I am using junit's TemporaryFolder to test part of my application that deals with the filesystem. Is it possible to set the junit variable java.io.tmpdir to an Environment variable in the run configuration?

  • 5
    If you have an external dependency: extract it into a separate service so you can just mock it out when needed. Just like any other dependency. – Jeroen Vannevel May 14 '14 at 15:50
  • Ok, but the question remains, how can I set the java.io.tmpdir variable to the environment variable? – yellavon May 14 '14 at 16:15
  • It's much better after your edit. Still I'm not sure what you want. Place there some code - your tested method and your unit test attempt and some more explanation. – Honza Zidek May 14 '14 at 16:52
  • @HonzaZidek thanks for your help but the question does not require code examples to understand what I am asking and any code I put in here would be unrelated to the question asked. If you do not understand the question now, I believe it just means you won't be able to provide an answer. – yellavon May 14 '14 at 17:05
  • Yes, that's what I'm talking about. – yellavon May 14 '14 at 19:08

Based on our long-lasting discussion I now understand that you ask this:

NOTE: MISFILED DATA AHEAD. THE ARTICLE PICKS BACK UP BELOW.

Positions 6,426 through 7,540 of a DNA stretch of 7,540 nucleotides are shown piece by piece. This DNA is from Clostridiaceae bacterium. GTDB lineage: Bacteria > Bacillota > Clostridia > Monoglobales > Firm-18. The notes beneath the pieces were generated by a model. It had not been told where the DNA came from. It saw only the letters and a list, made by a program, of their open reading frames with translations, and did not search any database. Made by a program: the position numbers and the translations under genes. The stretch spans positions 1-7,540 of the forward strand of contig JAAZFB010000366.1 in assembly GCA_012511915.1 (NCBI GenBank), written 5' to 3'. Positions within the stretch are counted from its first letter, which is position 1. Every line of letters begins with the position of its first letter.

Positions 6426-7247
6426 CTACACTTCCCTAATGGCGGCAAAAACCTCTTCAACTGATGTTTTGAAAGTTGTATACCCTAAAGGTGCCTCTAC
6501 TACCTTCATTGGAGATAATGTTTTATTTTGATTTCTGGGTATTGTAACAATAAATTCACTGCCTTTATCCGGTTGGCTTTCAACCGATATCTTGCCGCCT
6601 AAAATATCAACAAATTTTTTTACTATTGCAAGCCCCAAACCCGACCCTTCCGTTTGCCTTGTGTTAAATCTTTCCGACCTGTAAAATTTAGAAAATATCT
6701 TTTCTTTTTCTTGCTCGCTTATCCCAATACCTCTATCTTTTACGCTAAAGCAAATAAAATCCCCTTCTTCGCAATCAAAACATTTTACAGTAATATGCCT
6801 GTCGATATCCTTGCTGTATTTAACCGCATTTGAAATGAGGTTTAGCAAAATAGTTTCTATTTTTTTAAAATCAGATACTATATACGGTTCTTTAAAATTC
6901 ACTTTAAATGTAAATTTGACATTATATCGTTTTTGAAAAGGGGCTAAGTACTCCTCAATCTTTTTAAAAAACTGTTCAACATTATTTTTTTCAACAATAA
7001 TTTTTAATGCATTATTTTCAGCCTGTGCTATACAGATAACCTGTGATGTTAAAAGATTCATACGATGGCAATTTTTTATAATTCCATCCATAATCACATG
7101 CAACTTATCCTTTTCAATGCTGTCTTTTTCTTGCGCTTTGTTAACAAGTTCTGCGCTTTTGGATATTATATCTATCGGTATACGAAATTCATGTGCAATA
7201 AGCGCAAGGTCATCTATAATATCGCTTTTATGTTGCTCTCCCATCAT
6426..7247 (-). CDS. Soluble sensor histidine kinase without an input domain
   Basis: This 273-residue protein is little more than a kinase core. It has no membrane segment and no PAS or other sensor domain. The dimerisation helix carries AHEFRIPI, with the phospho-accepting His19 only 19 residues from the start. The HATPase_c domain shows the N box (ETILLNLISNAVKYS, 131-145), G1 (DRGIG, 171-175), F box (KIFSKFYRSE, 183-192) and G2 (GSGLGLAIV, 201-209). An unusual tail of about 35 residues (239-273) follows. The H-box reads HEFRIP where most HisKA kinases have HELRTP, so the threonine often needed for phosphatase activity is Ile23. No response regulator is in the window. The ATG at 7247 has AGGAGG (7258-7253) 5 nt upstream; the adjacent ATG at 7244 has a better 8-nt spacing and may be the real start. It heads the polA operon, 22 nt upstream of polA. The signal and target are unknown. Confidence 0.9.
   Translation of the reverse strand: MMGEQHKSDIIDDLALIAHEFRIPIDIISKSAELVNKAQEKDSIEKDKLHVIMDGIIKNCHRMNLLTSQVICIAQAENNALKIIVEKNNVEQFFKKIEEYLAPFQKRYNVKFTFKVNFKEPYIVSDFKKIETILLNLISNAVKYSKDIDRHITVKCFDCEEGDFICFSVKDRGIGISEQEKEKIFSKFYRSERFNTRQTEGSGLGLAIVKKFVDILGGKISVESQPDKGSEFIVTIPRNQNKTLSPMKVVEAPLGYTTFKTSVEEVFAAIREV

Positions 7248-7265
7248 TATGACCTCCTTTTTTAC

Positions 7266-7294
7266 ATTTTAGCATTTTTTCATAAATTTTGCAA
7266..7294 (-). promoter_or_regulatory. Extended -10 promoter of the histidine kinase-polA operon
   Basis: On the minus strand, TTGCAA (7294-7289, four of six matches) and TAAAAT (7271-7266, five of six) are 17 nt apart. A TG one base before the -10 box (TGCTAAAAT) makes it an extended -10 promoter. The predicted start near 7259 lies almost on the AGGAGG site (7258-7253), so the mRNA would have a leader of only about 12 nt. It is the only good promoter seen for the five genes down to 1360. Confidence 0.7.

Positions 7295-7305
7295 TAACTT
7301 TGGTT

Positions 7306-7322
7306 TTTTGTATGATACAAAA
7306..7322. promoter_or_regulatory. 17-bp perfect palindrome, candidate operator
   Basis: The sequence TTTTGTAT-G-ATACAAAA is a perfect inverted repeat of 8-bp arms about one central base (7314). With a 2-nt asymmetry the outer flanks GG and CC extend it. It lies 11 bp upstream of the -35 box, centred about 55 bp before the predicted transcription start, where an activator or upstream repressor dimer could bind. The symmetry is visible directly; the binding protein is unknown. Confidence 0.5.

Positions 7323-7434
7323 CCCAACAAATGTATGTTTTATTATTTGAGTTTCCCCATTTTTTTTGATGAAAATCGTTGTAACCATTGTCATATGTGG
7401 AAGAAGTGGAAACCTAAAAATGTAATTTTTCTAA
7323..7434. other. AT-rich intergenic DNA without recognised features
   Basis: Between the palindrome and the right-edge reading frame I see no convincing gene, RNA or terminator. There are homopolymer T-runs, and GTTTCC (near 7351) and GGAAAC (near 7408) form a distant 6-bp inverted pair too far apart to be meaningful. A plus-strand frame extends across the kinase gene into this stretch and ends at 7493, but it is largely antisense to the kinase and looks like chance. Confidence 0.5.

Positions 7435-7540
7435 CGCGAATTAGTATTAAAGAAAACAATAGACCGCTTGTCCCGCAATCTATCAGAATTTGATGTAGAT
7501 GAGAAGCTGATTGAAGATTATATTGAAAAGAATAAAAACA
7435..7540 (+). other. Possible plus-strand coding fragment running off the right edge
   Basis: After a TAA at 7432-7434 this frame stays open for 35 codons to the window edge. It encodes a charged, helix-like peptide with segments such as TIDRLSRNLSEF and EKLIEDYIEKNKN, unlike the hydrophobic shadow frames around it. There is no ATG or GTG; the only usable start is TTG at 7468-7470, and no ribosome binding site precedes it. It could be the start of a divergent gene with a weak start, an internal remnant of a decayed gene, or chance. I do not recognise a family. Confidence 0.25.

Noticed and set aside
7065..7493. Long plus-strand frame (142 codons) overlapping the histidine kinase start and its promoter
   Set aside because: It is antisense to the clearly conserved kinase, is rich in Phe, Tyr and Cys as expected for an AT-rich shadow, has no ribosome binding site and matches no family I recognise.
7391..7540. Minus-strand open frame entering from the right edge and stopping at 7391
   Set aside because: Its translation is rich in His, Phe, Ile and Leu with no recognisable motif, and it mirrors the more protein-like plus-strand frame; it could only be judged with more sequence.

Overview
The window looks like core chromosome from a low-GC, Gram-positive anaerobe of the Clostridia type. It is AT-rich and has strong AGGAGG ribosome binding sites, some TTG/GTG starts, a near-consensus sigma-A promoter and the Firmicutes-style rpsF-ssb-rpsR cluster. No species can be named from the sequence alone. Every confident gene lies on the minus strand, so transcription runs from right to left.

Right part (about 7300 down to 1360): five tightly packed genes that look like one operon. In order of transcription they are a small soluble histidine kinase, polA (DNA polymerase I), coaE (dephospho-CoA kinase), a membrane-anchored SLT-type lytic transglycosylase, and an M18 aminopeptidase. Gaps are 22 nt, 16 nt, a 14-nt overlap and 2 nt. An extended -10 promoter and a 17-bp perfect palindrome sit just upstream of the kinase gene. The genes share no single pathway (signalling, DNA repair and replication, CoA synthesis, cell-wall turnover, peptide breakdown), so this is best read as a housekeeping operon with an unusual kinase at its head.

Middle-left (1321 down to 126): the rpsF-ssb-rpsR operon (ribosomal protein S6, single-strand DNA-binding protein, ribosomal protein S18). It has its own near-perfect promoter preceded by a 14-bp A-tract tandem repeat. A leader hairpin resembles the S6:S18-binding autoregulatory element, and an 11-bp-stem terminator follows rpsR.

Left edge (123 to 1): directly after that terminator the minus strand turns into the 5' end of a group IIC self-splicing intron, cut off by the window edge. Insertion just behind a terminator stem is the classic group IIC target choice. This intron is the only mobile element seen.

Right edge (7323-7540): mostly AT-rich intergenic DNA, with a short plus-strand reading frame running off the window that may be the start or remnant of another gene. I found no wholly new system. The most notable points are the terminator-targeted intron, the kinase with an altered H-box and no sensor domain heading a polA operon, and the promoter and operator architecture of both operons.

How to configure JUnit so it uses a specific folder for creating the temporary files.

(If I get your question properly, please edit it accordingly and change the title.)

JUnit 4.11+

The easiest way is to use the new constructor TemporaryFolder(File parentFolder). This is the preferred way.

JUnit < 4.11

You are aware that the org.junit.rules.TemporaryFolder uses the the system property java.io.tmpdir. Actually, when you look at the source code, it uses internally the File.createTempFile(prefix, suffix) method which uses this system property.

You will find exhaustive information here: Environment variable to control java.io.tmpdir?.

More generally about system properties and environment variables: Java system properties and environment variables

However, you should notice this sentence from the Java-doc:

A different value may be given to this system property when the Java virtual machine is invoked, but programmatic changes to this property are not guaranteed to have any effect upon the temporary directory used by this method.

If you want to be sure you have the temporary folder always under your control, you may create your own version of org.junit.rules.TemporaryFolder - it's not so difficult, you just use the File.createTempFile(prefix, suffix, directory) with explicitly assigned the 3rd parameter directory.

Your Answer

By clicking “Post Your Answer”, you agree to our terms of service, privacy policy and cookie policy

Not the answer you're looking for? Browse other questions tagged or ask your own question.